Posted in Arbitration Law

NEW TAI RULES 2017 – WELCOME CHANGES FOR THE THAI ARBITRATION INSTITUTE

New update since 2003 with effect from 31/1/2017.

Novelties regard:

  • Art. 23 – Removal of right to challenge appointment of arbitrator in court,
  • Art. 14-15 – Sole arbitrator as default position,
  • Art. 39 – Power to grant interim measures,
  • Art. 4.4 – Service and filing by e-mail
  • Art. 29 – Timetable for the arbitration
  • Art. 13 – Power to consolidate proceedings

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Posted in Arbitration Law, Consumer Law

Important changes regarding consumer arbitration introduced

Poland: a law recently approved on 17th Jan 2017 intertwines Consumer Law and Arbitration.

Here, an arbitration agreement in a contract with a consumer is presumed to be an unfair contract term and it can only be concluded in writing after the dispute emerges. An additional requirement imposes the parties to acknowledge that they are aware of arbitration’s effects, in particular of the binding effect of the arbitral award or settlement after the state court enforces or recognises them

No exchange of means of communication that enables its content to be recorded is allowed.

You can find some considerations on which Arbitration agreements can harm consumer rights by browsing my previous post in the Arbitration section.

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Posted in Arbitration Law

How not to start an arbitration

The Court of London has recently ruled in two decisions deciding two aspects of arbitration:

  • Can a non-signing counterparty be bound by the agreement containing an arbitration clause? And,
  • Which parties are authorised to accept service of arbitration notices?

In the first case, the Court ruled that a non-signing counterparty must grant actual or ostensible authority for a furher counterpartty to sign a contract including an arbitration clause on its behalf. In this case (London Maritime Arbitrators Association Award 13/16), only defining the term ‘merchant’ to include the shipper wasn’t enough.

In the second case, it was stressed out as important is it that a party is authorised  to accept service of arbitration notices. Without such confirmation, service may not be recognised. However, an agent or broker usually grants arbitration notice to its principal and actual receipt of the notice by the principal is regarded as effective.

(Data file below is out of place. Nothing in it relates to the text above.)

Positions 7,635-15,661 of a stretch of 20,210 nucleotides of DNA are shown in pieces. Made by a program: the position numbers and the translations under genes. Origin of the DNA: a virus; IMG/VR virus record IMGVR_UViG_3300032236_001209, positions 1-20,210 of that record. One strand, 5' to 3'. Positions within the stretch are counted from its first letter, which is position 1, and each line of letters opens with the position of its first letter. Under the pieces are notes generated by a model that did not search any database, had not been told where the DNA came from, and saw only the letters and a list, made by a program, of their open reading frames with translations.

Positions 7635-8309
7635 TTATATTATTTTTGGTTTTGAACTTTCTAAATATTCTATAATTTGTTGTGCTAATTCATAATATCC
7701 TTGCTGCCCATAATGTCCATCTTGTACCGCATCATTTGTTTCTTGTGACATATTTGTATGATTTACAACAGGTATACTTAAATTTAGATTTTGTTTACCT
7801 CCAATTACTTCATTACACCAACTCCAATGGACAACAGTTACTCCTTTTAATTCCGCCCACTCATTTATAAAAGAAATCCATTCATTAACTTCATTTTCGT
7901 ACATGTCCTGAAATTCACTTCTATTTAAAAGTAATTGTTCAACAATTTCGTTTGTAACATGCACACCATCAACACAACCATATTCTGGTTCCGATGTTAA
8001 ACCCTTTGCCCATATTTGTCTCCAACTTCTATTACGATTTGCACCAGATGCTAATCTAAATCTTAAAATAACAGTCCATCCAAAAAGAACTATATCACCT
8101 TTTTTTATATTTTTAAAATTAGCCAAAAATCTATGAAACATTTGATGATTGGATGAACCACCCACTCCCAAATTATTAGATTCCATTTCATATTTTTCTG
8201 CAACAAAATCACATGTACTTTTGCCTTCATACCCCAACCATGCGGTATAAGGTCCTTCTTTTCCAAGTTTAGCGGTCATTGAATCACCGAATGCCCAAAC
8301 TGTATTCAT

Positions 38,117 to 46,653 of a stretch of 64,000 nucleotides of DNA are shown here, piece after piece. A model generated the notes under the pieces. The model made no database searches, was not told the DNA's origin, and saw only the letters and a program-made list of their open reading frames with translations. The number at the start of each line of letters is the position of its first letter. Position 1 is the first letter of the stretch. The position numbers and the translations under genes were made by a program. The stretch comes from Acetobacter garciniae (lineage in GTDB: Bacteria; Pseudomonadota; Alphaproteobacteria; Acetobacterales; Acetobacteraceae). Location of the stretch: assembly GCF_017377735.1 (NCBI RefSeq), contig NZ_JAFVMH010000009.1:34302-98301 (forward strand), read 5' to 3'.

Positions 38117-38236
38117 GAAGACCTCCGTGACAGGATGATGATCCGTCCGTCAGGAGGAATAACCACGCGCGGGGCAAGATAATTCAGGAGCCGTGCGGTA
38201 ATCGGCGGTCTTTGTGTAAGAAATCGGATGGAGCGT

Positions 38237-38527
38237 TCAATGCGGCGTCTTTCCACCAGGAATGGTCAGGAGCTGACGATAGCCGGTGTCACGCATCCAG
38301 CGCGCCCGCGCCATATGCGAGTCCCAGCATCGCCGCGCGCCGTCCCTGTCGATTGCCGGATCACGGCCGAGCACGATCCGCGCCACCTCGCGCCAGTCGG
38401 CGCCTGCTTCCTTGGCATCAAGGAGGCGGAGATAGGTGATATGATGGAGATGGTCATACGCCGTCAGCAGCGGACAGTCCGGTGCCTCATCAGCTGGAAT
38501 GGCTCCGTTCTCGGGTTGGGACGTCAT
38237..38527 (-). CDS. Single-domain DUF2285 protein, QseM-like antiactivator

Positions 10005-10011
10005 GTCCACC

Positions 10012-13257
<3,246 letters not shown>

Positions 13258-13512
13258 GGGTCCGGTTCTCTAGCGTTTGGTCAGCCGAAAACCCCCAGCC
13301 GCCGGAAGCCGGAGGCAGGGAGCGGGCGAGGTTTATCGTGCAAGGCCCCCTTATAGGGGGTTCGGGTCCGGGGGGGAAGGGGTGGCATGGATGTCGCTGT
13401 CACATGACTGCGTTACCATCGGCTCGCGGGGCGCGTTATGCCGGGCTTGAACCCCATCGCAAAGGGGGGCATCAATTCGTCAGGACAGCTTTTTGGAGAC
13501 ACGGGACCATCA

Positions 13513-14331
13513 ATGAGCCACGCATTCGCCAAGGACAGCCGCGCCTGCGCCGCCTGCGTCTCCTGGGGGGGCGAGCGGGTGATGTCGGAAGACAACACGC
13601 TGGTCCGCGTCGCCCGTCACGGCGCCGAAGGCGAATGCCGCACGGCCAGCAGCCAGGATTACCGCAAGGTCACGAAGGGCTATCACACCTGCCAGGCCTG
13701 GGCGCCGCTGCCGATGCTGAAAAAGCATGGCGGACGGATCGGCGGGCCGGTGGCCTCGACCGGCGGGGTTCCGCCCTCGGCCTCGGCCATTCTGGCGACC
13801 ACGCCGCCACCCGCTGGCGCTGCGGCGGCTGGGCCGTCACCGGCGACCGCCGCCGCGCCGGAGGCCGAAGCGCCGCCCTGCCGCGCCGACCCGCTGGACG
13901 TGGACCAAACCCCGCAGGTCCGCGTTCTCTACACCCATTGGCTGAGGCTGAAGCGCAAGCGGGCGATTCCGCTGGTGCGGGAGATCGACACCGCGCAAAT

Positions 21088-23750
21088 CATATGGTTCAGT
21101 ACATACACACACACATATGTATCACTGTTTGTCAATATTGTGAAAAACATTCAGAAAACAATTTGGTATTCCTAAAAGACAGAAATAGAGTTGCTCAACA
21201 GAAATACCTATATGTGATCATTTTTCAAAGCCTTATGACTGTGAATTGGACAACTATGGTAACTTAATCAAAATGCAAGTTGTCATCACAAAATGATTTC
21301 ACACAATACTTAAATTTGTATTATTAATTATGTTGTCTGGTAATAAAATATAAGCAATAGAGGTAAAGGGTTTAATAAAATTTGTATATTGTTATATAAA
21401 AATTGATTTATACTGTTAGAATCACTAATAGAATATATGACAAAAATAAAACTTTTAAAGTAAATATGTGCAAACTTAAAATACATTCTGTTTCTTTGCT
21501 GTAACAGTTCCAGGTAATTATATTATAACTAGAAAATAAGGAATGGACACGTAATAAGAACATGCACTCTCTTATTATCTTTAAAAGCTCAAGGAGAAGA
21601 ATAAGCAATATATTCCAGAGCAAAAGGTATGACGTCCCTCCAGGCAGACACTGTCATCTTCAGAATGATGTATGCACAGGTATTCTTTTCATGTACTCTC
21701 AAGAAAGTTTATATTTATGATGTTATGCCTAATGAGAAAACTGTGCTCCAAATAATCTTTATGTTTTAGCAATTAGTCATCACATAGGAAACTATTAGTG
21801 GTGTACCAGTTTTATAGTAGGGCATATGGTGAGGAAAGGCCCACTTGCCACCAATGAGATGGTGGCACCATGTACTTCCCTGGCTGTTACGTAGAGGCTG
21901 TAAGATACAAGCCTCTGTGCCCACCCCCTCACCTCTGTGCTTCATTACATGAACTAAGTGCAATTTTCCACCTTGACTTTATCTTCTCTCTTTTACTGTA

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Posted in Arbitration Law, Litigation

Third-party funding of arbitration: the risks

Another trend lots of legals are not aware of  is the funding of litigation (and prisons) from third parties.

Although on the one hand it allows short-resourced parties to afford litigation, this phenomenon also sets some worrisome issues:

  • firstly, what if “investors” decide to fund only litigation where sucess’ rate is higher?
  • on top of percentages on awarded damages, additional expenses are  required (and render the process less profitable): upfront due-diligence, NDA drafting and  the funding agreement.
  • Although in English litigation, a third-party funder of an unsuccessful litigant could be liable to contribute towards the costs of the other side in proportion to the initial contribution, within arbitration boundaries, this is less clear and it may force the funder to resort to security for its costs.
  • conflict(s) of interest may arise
  • Privilege and confidentiality may vary across countries.

Further issues come along and the question is once again: is more regulation the answer?

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Posted in Arbitration Law

2016 in Arbitration Law: Fleeting Victories for Consumer Advocates?

Scalia’s death was only one of the many events that undermined the application of arbitration to consumer contracts. Yet, Trump’s election represents a threat to such balance of rights.

Namely courts created uncertainty around delegation clauses; regarding who can decide the availability of arbitration clauses. Arbitration is also not applicable to famous athletes and well five federal circuits disagreed with NLRB on applicability of Arbitration clauses.

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Posted in Arbitration Law, Miscellaneous

Should Your Startup Use Arbitration Agreements?

The article goes (arguably for the yes):

  • you can keep privacy of the matter – unless the employee or the client talks about it to social media (watch out for the confidentiality within the litigation clause)
  • you can save money – arbitration are knowingly expensive. They can be shorter, sure (although it also depends shorter what which country) but are generally more expensive than the public one.\

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